One of the main reasons to create an estate plan is to avoid family fights. Your estate planning attorney has various tools to do so, from creating a revocable living trust to drafting a detailed and legally sound will, as outlined in the article “6 Estate Management Strategies to Avoid Inheritance Disputes and How to Implement Them” from Legal Reader.
Creating a revocable living trust and placing property in the trust allows that property to pass to beneficiaries directly and according to the instructions you provide in the language of the trust. Property not in a trust may need to pass through the probate process, where those involved might need to attend lengthy and stressful court proceedings. In some jurisdictions, the court may require the presence of all heirs and even estranged family members who were not properly disinherited.
By passing property in a trust, you can completely reduce or avoid the need for your family to go to court. In addition to a trust, an experienced estate planning attorney drafts a will as a backup plan. A will is a legally binding document the court uses to determine how the decedent wanted their assets and property distributed upon death and who collects and distributes the property. While the goal of estate planning is not to go to court, if you do end up in court you want to have a will. With a will, the court knows your wishes and the judge doesn’t have to decide who gets what based upon the law or decide who is right in a family fight.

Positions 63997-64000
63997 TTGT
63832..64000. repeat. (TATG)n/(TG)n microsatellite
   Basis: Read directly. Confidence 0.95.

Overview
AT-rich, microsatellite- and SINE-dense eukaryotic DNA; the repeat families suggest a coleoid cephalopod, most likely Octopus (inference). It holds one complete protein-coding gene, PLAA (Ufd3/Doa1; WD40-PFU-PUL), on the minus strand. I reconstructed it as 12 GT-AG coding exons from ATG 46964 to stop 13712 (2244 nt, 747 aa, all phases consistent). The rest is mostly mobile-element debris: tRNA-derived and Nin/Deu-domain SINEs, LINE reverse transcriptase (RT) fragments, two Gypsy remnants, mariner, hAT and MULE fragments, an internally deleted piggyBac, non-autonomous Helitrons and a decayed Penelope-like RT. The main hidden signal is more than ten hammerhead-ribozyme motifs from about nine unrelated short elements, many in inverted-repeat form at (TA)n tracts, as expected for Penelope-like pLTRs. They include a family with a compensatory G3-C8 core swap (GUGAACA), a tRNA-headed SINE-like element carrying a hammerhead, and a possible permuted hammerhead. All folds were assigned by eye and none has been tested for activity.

Some assets pass through beneficiary designations, including life insurance policies, retirement, investment, and bank accounts. To avoid problems with these financial assets, regularly review and update beneficiary designations to avoid giving someone no longer in your life a generous gift. These should be reviewed anytime a significant life event occurs, like marriage, divorce, birth or death, changes in financial circumstances, or when you acquire new assets.
A prenuptial agreement can mitigate the risk of disputes in the event of a divorce. They are particularly important in states where the courts can divide property acquired during the marriage regardless of where the assets came from. Prenuptial agreements may scare some people, but they can be helpful in opening discussions between couples about what they own and their expectations for the future. A prenuptial agreement can determine what happens to the couple’s property upon divorce or death.
A well-drafted no-contest clause in a trust and a will can diminish the likelihood of legal battles among heirs. It helps dissuade disgruntled beneficiaries from pursuing costly litigation by putting any inheritance at risk if they should decide to pursue what they feel are unfair distributions.
Communicating your wishes to your family and listening to their input is the best way to avoid a family fight. You can use their input to put directions in your trust that avoids future issues. For instance, there are many options for how to distribute real estate. In some situations, liquidating non-cash assets like real estate makes the most sense. It’s far easier to divide cash than pieces of a house. Another option is a buyout arrangement if one sibling wants the real estate more than the others. Beneficiaries could buy out each other’s shares if there’s more than one heir, eliminating the need to sell the asset. A well written trust can provide for any of these outcomes.
By working with an experienced estate planning attorney, you can ensure your trust is clear about your wishes, prepares for unexpected scenarios, plans for taxes, and minimizes ambiguities. Reach out to us now to get started.
Reference: Legal Reader (Dec. 4, 2023) “6 Estate Management Strategies to Avoid Inheritance Disputes and How to Implement Them”